Wednesday 30 November 2011

My India: Delhi

Day Three: Wednesday 2 November 2011

Our third day in Delhi was spent at three markets. I love markets because they offer 'a chance to immerse in the authentic reality of a region', a reflection of the culture of the place/country - what the people eat or wear, their handicrafts, what they use in their homes, etc. We ventured to the Sarojini Nagar Market and this shopping haven had many wholesale outlets. At the Meera Sari Shop, we all bought quite a few pieces of sari and shalwar kameez material, even shawls including pashminas. In India, you must bargain, bargain, bargain. But... you will still find things cheaper than what you had paid for, somewhere else! Never mind, because when you buy, you do always get a cup of masala chai/tea from the proprietors.

The shops in Sarojini Nagar Market spill out onto the pavements
(CNB 2011)

A pretty fruit arrangement, vendor nowhere in sight (CNB 2011)

Indian Gods galore! at the Sarojini Nagar Market (CNB 2011)

A very colourful stall at the Sarojini Nagar Market
(CNB 2011)

Our salesman at the Meera Sari Shop posing in a wedding
 sari! How very elegant! The sari, I mean (CNB 2011)

We practised our bargaining powers at the Meera Sari Shop (2011)

Sari materials from all over India are sold here (CNB 2011)

Lunch was at a South Indian Vegetarian restaurant, Saravana Bhavan, in Janpath. Two of us had thali - the rice, bread, and all its side dishes, one had dosa and another, a type of naan. It was a change from the biryanis/North Indian food that we had before.

Our thali (metal plate) lunch at the Saravana Bhavan (CNB 2011)

Me and my thali lunch at SB (RMN 2011)

Just outside the SB was this paan-wallah and his offer of sweet betel quid
(betel leaf, areca nut, slaked lime paste + candied fruit), as palate cleanser,
breath freshener, or digestive. But chew at a risk of mouth cancer because
areca nut is carcinogenic! (CNB 2011)

After lunch it was just a hop and skip away to the Janpath Market: shops and along pathways. The small shops sell everything, but the Janpath Lane open market area is more interesting and colourful. The salespeople, mainly women, call out to you to come 'buy cheap'. Indeed they are (cheap, comparatively), but you must still bargain! The attractive houseware they exhibited included table cloths, runners, cushion covers, bedspreads, etc., etc., mostly from Gujarat and Rajasthan. There are clothes and bags as well. And as DNA said, "Rugi kalau tak beli" (You miss out if you don't buy!). So we all bought something(s), and needless to say, we returned to this market twice again during our stay in Delhi!

The Janpath Lane open market (CNB 2011)

Pretty embroidered table runners, cushion covers, etc. (DFH 2011)

In the evening, we went to another market, Dilli Haat. There is entrance fee to pay (20 rupees each) to get into this market. It is a showcase of the handicrafts and food of the various states in India, and they had a theme each month. There was so much to see and appreciate, and the array of handicrafts, etc. are dazzling. The Kashmiri stalls sold the most beautiful shawls and pashminas, and the selection was just mind boggling. India, me thinks, is a shopaholic's heaven. So be prepared to pay for excess baggage at the airport when you are going home. (You have been warned!)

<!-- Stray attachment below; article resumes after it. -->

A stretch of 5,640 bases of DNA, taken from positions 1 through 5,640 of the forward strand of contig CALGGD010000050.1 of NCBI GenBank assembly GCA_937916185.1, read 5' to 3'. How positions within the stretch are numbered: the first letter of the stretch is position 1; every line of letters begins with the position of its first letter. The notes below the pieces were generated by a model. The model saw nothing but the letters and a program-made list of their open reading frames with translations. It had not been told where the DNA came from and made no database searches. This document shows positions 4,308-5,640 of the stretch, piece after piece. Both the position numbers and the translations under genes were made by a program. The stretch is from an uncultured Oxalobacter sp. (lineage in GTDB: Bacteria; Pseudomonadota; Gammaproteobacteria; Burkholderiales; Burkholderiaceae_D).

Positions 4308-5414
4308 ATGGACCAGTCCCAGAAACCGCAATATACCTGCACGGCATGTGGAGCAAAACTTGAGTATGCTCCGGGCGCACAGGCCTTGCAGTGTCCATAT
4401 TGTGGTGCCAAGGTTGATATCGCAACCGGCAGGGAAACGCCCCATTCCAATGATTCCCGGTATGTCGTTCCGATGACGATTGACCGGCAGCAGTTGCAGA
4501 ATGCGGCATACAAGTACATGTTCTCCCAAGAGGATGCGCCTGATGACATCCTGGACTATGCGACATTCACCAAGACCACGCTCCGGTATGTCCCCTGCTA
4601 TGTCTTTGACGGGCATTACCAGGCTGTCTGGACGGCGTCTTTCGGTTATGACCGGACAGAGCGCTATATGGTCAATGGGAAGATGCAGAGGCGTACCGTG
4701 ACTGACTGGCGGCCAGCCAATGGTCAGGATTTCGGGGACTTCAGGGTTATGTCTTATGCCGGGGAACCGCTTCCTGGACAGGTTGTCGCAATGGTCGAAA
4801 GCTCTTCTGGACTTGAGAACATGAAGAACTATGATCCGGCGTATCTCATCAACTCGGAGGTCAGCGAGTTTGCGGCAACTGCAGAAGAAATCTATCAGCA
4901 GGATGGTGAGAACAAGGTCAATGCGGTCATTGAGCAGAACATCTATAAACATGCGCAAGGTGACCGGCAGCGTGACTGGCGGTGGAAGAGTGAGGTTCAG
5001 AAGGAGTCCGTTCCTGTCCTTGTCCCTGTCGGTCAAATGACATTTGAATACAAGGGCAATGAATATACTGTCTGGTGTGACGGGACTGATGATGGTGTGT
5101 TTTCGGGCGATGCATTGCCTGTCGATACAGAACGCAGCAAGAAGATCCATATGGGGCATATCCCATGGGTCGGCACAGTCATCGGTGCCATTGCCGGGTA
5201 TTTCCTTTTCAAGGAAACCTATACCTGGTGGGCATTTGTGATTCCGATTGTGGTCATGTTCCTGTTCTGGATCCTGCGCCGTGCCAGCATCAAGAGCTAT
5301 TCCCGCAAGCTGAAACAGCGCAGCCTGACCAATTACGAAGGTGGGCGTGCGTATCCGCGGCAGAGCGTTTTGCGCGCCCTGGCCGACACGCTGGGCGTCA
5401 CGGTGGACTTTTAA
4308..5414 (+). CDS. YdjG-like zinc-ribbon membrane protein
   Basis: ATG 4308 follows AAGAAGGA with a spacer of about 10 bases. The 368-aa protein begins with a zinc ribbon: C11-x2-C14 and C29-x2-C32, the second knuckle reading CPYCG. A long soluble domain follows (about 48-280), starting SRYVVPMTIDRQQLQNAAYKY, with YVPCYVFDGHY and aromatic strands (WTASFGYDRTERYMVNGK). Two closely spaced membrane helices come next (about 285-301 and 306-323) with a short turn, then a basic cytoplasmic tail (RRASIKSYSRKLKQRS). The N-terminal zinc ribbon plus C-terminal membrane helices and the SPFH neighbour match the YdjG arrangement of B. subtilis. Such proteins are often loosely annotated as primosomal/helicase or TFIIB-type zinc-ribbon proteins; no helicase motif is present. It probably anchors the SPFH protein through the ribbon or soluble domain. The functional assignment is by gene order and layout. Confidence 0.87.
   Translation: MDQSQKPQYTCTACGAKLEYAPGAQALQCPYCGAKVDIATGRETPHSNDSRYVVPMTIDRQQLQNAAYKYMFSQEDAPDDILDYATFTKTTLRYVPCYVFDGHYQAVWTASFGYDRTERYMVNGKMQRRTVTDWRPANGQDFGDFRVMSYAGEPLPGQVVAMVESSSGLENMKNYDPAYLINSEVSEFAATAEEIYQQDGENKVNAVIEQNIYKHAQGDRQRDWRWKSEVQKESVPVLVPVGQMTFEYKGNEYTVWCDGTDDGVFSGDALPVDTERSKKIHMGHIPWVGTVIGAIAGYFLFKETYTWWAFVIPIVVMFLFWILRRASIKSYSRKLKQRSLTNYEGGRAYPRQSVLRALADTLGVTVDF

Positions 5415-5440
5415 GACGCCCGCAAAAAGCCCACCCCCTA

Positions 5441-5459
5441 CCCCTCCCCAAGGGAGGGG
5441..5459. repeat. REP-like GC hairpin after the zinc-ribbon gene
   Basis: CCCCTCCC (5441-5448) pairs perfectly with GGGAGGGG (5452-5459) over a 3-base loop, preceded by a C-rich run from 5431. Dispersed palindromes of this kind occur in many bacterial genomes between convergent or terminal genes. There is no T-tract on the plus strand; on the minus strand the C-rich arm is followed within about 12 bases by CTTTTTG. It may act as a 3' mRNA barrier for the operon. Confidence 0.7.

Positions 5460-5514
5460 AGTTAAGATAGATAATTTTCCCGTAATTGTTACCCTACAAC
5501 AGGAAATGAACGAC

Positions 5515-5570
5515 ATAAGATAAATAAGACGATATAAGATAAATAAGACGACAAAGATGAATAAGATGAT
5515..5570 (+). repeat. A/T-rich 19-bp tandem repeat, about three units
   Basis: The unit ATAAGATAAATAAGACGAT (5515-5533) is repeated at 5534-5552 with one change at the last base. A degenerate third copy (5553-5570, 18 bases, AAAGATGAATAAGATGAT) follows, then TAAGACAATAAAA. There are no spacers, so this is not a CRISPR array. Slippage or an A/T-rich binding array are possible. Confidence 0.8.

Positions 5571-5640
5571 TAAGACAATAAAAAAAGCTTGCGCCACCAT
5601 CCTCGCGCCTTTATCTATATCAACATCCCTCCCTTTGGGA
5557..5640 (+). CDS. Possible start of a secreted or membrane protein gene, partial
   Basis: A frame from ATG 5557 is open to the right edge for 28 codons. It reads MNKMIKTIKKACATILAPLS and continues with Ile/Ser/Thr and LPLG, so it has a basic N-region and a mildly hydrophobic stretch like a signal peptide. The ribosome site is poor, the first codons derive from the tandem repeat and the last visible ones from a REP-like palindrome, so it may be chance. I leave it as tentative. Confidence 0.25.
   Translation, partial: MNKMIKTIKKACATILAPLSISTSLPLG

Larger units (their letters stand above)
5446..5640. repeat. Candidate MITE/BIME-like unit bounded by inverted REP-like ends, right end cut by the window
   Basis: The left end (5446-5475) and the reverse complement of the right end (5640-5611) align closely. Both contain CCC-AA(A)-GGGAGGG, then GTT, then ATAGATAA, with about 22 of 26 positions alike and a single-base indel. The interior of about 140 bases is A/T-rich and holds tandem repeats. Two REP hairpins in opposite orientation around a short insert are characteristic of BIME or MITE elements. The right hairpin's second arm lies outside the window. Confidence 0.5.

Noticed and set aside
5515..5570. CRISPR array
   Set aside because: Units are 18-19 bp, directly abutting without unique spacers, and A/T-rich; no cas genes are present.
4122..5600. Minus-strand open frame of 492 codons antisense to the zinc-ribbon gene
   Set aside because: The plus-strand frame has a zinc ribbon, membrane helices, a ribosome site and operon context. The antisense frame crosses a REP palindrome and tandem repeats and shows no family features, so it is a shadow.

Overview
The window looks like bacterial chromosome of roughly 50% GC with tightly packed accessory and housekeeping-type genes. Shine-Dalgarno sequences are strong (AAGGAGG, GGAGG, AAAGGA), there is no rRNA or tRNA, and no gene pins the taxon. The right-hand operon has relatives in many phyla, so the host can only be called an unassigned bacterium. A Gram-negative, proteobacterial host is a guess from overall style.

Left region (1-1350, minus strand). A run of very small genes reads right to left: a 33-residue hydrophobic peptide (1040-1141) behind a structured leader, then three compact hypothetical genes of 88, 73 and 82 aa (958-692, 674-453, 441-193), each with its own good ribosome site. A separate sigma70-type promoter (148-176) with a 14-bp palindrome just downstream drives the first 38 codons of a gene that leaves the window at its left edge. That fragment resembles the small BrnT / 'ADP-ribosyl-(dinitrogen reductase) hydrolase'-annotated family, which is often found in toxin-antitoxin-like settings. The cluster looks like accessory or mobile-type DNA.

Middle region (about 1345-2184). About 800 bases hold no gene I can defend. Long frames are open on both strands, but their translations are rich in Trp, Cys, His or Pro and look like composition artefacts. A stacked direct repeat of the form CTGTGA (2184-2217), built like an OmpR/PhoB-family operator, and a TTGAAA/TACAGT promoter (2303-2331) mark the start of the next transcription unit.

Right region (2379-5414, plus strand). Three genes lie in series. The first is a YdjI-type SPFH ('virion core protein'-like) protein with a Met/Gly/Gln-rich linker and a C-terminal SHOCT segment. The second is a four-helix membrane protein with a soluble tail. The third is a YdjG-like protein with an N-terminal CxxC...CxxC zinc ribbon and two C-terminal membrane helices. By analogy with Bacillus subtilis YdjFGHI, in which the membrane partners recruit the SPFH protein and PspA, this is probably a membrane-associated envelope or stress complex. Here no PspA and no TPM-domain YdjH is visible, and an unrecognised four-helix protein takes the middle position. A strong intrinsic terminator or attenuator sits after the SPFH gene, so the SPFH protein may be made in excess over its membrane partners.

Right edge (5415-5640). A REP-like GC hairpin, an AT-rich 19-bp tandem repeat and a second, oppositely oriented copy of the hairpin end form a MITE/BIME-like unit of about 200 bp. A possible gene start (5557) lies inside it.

Stalls at Dilli Haat selling clothes and trinkets (CNB 2011)

A stall at Dilli Haat selling indigenous decorative items (CNB 2011)

Sri Devi sells Hyderabad pearls at this stall in Dilli Haat (CNB 2011)

Monday 28 November 2011

My India

Namaste! Recently I went to India with two friends RMN & DFH, and it was a very memorable eleven days there for us. We stayed with a friend DNA in New Delhi, and from here also visited Agra and Jaipur. As first time visitors to 'incredible !ndia', the 'golden triangle' of these three cities is a must.

We were most fortunate that DNA had both the services of a driver and a housekeeper. So our stay in Delhi was most comfortable. We had the opportunity to explore Delhi, both Old and New. Unfortunately, the fourth day into our trip, my camera failed to function properly, overexposing any photos taken. So from then on I had to rely on my handphone camera and my friends' generosity to share their photos!

Day One: Monday 31 October 2011

We touchdown early at the Indira Gandhi International Airport in the afternoon, our kind host DNA waiting for us there. The airport is new, built in time for the 2010 Commonwealth Games. Delhi, site of more than a dozen cities since ancient times, is now home to over 22 million people. But as DNA assured us, and I rephrase, 'Delhi is chaos, but it works'.

The Indira Gandhi International Airport (CNB 2011)

Our first glimpse of the ubiquitous yellow-green auto-rickshaw
of Delhi (CNB 2011)

When we reached DNA's place, she had lunch delivered to us in a very pretty carrier/container. And the lamb biryani inside was just heavenly. For dessert, we had an Indian sweet, soan papdi. Our first taste of India? Incredible!